Becoming a kidney donor as an adult could save a kid’s life

Published: Mar. 7, 2022 at 7:52 PM EST|Updated: Mar. 7, 2022 at 9:13 PM EST
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AUGUSTA, Ga. (WRDW/WAGT) - Kids at the Children’s Hospital of Georgia are waiting for a life-saving donation. And you may not know it, but adults can donate a kidney to save a child.

We met up with Destiny Jackson. She was on the transplant list for a couple of years and shared her message of hope.

“After we got home, a couple of hours later, the doctor called my mom and said ‘you need to bring her back to the hospital. Her kidneys are failing,” she said.

After celebrating her 13th birthday, what Jackson thought was a stomach bug turned out to be advanced kidney disease.

“The doctor ended up telling my mom, ‘If you would’ve waited a little bit longer, a day or two, we wouldn’t have been able to save her,’” said Jackson.

Her kidneys were failing, and she was immediately put on the transplant list. She moved from Maryland to Augusta and started going to CHOG.

“Since I didn’t really have much of a social life, it was hard to communicate with doctors, but when it came to Children’s, they catered to me and my situation,” she said.

Less than a year later, a donor had been found for Jackson and she was able to receive a kidney transplant at 15 years old. CHOG is only one of two programs in the state of Georgia providing kidney transplants.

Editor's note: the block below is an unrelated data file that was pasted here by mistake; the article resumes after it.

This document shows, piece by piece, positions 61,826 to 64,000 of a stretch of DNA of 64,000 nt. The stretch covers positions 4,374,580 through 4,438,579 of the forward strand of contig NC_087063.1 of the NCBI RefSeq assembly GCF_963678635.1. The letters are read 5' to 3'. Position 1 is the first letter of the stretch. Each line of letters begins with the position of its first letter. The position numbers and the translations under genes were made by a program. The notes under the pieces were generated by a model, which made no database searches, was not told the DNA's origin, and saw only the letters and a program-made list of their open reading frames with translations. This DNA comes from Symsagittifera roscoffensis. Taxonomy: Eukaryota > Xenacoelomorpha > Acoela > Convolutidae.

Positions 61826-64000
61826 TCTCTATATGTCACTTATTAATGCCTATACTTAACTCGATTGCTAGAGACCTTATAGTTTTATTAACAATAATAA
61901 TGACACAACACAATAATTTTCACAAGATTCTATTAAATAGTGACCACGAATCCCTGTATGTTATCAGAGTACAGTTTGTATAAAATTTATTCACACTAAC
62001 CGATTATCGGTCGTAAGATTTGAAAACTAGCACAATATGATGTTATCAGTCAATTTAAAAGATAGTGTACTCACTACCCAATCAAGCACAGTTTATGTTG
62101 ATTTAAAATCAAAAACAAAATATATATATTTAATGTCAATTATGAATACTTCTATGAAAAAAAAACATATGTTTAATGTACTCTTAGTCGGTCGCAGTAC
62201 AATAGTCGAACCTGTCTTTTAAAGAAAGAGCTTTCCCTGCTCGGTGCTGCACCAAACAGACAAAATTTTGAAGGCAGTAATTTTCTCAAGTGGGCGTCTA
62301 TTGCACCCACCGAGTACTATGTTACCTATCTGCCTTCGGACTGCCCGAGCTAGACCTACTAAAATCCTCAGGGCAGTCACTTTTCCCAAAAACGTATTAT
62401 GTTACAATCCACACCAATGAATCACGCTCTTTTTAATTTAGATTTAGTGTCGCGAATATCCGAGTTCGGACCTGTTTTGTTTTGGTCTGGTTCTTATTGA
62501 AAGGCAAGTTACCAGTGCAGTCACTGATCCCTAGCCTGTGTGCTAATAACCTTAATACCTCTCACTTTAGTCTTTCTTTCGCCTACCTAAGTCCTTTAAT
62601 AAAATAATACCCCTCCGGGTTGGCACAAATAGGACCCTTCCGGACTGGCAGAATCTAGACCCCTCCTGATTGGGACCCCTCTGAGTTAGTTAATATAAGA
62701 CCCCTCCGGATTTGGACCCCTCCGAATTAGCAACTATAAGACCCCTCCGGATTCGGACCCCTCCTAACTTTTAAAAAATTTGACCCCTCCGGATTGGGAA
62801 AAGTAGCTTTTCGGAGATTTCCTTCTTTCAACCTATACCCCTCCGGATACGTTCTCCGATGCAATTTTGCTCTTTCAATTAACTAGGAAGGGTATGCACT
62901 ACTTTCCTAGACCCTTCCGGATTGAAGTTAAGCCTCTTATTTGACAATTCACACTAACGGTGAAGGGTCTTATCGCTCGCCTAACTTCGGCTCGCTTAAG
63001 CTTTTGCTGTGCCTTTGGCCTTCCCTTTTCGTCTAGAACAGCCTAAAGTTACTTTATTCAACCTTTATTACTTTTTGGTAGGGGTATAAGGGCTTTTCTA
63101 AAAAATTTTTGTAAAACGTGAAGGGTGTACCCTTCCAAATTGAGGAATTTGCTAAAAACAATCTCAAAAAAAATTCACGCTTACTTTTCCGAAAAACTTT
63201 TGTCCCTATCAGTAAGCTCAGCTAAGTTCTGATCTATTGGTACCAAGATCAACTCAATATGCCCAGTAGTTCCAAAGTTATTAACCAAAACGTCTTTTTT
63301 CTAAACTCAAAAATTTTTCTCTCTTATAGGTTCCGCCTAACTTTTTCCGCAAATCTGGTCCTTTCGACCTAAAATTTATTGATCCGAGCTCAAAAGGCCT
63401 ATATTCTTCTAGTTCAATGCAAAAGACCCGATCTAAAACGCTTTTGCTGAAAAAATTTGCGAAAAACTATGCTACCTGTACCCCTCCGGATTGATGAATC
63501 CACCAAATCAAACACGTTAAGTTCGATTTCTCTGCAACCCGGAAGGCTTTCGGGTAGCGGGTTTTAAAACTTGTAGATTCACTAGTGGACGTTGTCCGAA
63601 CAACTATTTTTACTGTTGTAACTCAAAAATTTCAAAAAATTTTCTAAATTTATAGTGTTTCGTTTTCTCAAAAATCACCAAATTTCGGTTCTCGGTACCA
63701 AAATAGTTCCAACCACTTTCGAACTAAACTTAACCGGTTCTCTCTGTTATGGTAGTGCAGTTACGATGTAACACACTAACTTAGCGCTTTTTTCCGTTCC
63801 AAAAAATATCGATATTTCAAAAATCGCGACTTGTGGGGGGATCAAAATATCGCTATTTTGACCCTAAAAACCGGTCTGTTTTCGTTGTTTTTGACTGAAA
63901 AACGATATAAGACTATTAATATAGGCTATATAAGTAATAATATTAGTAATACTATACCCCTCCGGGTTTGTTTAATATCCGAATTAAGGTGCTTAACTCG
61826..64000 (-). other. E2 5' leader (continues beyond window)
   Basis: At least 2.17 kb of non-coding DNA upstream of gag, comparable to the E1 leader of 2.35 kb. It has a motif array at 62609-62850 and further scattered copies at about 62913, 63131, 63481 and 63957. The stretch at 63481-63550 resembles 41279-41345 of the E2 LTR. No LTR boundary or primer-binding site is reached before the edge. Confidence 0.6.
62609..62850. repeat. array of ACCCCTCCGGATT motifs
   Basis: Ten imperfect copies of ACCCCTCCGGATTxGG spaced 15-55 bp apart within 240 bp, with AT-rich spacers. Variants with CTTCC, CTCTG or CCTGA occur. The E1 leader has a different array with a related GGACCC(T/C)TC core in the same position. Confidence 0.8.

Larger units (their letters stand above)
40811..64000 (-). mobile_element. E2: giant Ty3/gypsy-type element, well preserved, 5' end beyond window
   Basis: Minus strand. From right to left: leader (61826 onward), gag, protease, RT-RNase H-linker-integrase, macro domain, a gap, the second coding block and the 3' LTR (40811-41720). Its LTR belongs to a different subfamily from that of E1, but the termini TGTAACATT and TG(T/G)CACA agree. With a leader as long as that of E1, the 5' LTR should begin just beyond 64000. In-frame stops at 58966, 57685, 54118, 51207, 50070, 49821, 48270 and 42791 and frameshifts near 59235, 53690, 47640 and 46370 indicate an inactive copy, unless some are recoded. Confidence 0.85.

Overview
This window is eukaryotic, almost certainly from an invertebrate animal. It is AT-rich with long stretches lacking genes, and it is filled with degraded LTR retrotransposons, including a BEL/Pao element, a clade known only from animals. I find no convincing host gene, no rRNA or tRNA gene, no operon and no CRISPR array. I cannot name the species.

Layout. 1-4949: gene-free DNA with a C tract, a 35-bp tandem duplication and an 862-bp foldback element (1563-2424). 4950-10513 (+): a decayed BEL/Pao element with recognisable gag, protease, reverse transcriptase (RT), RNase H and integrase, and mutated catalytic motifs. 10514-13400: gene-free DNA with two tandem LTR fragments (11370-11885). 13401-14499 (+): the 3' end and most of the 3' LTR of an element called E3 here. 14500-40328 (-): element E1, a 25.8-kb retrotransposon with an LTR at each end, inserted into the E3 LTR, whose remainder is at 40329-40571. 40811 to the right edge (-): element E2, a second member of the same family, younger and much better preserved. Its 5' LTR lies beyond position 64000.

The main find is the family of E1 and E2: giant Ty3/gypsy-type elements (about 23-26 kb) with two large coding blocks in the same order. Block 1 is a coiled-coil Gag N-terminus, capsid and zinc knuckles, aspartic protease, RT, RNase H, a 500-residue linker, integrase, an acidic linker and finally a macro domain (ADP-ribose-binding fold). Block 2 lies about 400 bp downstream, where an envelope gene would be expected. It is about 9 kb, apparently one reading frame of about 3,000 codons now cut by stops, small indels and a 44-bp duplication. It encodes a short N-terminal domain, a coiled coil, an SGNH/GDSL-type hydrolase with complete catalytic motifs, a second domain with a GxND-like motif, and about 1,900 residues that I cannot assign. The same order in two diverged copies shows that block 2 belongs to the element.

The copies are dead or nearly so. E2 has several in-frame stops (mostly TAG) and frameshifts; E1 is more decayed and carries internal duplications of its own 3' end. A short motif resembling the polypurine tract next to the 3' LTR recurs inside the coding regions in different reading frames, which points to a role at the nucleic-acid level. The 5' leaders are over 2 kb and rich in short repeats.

Dr. Asif Mansuri, pediatric nephrologist, said: “We want to grow and expand this program to make it a center of excellence, and all of the things wouldn’t be possible without the community’s support.”

Most transplants are performed using a deceased donor’s kidneys, however, more kids like Jackson can be helped if more living donors step up.

Dr. Ahmad Mirza, transplant surgeon, said: “The living kidneys last long, the complications are less. If you get a kidney from a deceased patient, the kidneys are equally good, as well, but our children have to be on the list for a considerable amount of time before a good match comes up.”

As for Jackson, her kidneys came from a deceased donor.

Right now, there are about seven kids under 18 on the transplant list at the Children’s Hospital of Georgia.

“Even though one life was taken, another one was reimbursed, so I do appreciate it from the family,” she said.

For more information and how you can donate, visit To sign up to become a kidney donor, visit

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